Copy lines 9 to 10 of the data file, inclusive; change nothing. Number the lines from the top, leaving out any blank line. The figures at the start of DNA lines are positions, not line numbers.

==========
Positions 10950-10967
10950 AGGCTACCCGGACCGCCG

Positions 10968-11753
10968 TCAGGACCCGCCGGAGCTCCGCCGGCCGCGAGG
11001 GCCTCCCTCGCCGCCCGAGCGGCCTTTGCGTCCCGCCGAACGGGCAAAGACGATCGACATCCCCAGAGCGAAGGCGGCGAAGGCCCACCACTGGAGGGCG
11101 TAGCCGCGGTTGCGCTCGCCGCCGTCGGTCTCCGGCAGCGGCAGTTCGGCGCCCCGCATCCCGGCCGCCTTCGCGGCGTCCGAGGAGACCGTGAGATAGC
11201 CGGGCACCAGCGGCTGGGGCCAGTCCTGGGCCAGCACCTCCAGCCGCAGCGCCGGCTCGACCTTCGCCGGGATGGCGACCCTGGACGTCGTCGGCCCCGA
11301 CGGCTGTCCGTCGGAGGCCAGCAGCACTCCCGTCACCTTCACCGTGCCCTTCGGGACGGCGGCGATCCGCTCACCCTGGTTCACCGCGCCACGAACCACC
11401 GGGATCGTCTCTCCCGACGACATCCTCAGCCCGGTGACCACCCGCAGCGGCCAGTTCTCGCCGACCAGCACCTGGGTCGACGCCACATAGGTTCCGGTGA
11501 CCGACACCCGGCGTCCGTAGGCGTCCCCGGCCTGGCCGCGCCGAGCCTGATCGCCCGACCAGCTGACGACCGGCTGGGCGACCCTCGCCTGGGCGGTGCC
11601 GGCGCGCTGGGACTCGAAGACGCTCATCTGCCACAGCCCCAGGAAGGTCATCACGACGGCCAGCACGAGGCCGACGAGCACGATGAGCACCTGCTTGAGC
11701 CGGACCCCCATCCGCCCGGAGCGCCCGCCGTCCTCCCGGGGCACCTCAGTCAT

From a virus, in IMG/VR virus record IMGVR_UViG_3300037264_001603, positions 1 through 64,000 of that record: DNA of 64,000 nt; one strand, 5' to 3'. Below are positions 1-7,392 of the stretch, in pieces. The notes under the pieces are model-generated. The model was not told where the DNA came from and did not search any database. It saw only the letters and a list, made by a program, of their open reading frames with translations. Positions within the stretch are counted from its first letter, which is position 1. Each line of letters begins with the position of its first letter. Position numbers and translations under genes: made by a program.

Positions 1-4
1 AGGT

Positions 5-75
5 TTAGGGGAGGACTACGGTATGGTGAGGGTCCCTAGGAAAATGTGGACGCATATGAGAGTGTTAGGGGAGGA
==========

11401 GGGATCGTCTCTCCCGACGACATCCTCAGCCCGGTGACCACCCGCAGCGGCCAGTTCTCGCCGACCAGCACCTGGGTCGACGCCACATAGGTTCCGGTGA
11501 CCGACACCCGGCGTCCGTAGGCGTCCCCGGCCTGGCCGCGCCGAGCCTGATCGCCCGACCAGCTGACGACCGGCTGGGCGACCCTCGCCTGGGCGGTGCC